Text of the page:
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Governor scraps medical marijuana plan for Rhode Island

An attendee holds marijuana buds at the International Cannabis & Hemp Expo in Oakland
An attendee holds marijuana buds at the International Cannabis & Hemp Expo in Oakland

By Zach Howard

CONWAY, Mass (Reuters) - State-run medical marijuana dispensaries will not be coming to Rhode Island after Governor Lincoln Chafee scrapped the plan for fear it was illegal under federal law.

Chafee, who had earlier vowed support for the measure, said he decided the state's planned dispensaries could violate superseding federal law and become a target of federal law enforcement efforts.

"Federal injunctions, seizures, forfeitures, arrests and prosecutions will only hurt the patients and caregivers that our law was designed to protect," the governor said in the statement late Thursday.

Before his reversal, Chafee had hoped to implement a 2009 law passed by Rhode Island's General Assembly allowing marijuana distribution through three state-run, so-called "compassion centers."

The measure authorized growing and selling marijuana to patients with debilitating illnesses, such as cancer, AIDS, and glaucoma.

Currently, 16 states and the District of Columbia allow the drug for medical use.

One of them is Montana, where in March federal agents raided state-sanctioned medical marijuana greenhouses and dispensaries in several cities, prompting an outcry from legalized pot suppliers. The busts, the first since Montana legalized marijuana for medical purposes in 2004, appeared to mark a reversal of federal policy set in 2009 that tolerated state-approved dispensaries.

Threatening a similar crackdown in Rhode Island, both the U.S. Department of Justice and Rhode Island's U.S. Attorney, Peter Neronha, this year said commercial operations such as the state-run dispensaries would be potential targets of "vigorous" criminal and civil enforcement efforts by the federal government.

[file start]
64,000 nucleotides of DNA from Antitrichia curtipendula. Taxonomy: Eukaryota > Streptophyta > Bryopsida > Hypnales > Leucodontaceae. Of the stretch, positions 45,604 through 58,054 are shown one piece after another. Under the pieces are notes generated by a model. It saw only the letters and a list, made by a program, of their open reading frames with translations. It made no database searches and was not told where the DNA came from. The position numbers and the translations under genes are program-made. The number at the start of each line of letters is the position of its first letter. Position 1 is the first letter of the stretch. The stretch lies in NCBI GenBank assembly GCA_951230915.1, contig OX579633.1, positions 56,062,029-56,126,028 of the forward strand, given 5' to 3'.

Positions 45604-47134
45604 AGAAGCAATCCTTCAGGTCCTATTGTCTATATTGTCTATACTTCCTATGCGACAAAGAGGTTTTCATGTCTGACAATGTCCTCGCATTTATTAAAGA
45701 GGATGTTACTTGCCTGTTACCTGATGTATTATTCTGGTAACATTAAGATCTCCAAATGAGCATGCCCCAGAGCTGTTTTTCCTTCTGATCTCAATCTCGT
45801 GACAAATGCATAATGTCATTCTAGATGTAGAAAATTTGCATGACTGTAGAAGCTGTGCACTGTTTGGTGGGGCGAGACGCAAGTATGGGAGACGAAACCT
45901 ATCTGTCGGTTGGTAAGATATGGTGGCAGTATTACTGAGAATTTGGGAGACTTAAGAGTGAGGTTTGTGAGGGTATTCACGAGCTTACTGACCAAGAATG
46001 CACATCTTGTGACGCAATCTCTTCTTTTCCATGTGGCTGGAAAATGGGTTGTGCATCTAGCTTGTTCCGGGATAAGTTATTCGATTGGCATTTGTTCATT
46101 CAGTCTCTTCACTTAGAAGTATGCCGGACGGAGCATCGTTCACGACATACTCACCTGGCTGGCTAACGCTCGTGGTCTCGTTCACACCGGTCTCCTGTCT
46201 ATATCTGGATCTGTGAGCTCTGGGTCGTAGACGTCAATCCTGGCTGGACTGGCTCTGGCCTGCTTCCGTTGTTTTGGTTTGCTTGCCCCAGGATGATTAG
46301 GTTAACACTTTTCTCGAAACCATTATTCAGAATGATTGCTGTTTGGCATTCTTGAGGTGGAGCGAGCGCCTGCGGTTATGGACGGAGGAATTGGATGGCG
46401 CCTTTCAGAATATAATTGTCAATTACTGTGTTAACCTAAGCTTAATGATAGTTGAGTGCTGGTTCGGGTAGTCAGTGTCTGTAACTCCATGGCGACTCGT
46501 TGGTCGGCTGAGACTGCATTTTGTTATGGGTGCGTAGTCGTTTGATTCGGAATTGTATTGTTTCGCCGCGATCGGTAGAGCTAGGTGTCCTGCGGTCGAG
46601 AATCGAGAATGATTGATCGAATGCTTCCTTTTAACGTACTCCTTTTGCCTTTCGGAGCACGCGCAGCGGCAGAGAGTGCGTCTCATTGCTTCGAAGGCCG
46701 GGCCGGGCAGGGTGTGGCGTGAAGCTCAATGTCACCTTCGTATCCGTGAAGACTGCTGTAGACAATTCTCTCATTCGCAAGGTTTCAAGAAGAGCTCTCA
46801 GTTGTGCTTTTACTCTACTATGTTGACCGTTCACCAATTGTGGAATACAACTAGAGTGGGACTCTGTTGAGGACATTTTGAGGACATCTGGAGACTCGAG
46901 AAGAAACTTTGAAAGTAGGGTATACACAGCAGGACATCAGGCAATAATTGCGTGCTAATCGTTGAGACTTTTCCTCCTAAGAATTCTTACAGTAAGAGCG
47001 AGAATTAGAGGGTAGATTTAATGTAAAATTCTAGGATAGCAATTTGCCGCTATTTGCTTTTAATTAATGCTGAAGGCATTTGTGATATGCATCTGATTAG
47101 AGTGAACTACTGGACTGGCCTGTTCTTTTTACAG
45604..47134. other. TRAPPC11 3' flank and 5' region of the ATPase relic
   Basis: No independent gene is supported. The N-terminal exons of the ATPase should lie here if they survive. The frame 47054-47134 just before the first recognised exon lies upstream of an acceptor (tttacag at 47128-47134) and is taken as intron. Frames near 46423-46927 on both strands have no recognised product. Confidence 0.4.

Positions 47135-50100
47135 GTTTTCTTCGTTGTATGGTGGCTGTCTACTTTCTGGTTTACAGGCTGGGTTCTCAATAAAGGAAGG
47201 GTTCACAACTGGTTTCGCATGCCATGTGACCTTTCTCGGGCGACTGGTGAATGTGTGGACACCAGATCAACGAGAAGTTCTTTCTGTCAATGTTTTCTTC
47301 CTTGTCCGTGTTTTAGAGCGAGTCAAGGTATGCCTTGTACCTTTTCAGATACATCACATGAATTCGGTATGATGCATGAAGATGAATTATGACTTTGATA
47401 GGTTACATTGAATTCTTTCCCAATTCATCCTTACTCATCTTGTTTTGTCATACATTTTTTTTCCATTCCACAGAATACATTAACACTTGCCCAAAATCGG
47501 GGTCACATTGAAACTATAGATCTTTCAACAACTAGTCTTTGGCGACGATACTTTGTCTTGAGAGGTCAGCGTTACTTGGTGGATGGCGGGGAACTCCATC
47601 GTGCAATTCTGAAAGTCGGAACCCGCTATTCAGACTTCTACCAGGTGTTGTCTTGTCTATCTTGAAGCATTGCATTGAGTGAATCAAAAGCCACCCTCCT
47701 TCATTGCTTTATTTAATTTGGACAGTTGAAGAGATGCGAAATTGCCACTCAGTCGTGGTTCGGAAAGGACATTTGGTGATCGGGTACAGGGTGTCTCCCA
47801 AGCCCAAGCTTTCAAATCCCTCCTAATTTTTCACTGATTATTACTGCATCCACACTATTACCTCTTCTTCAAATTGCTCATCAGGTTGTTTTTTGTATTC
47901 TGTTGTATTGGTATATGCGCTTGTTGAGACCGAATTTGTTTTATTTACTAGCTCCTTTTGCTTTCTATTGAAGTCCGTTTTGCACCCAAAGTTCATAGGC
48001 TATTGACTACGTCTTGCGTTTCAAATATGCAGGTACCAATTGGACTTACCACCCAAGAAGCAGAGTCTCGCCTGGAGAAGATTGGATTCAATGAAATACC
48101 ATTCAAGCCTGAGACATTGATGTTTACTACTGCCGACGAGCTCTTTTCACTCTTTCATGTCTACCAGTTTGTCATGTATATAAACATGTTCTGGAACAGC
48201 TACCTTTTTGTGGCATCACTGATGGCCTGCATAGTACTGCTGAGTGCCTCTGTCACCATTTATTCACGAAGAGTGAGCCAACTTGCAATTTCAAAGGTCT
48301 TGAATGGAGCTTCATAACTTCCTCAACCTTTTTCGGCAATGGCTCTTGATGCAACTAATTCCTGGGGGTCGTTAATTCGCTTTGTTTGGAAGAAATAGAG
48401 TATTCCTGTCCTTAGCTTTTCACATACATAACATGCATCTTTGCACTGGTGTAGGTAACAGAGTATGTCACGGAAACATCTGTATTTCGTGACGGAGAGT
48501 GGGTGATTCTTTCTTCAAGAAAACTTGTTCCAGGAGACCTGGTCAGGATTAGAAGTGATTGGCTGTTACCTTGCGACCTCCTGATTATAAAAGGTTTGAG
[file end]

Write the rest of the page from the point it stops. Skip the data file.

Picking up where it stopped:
Dropping the dispensary plan means that patients in Rhode Island will have to continue to grow their own marijuana, buy the drug illegally from "street" dealers, or acquire it from over 2,500 licensed caregivers in the state. Many have said they would prefer to use dispensaries for a convenient, safe, regulated option for quality marijuana.

Medical marijuana advocates decried Chafee's decision.

"We are shocked, outraged and really hurt all at the same time," JoAnne Leppanen, executive director of Providence-based Rhode Island Patient Advocacy Coalition, told Reuters.

Keith Stroup, legal counsel with the National Organization for the Reform of Marijuana Laws, or NORML, a Washington, D.C.-based marijuana smoker's lobby, said his group was disappointed with Chafee's action.

"He's using the threat of federal enforcement somehow coming into the state as a justification to refuse to implement the medical marijuana dispensary provisions that previously have been approved," he said.

But long-time opponents including state Representative Doreen Costa cheered the plan's demise.

"I am very happy that he did that," said Costa, a Republican, who said some of her constituents did not want a dispensary in their district.

"Mainly the concern was, in the state of Rhode Island, marijuana is illegal, period. So if he wanted to open up the compassion centers, people would go buy the marijuana and I know they would be selling it on the street," Costa said.

(Editing by Barbara Goldberg and Greg McCune)

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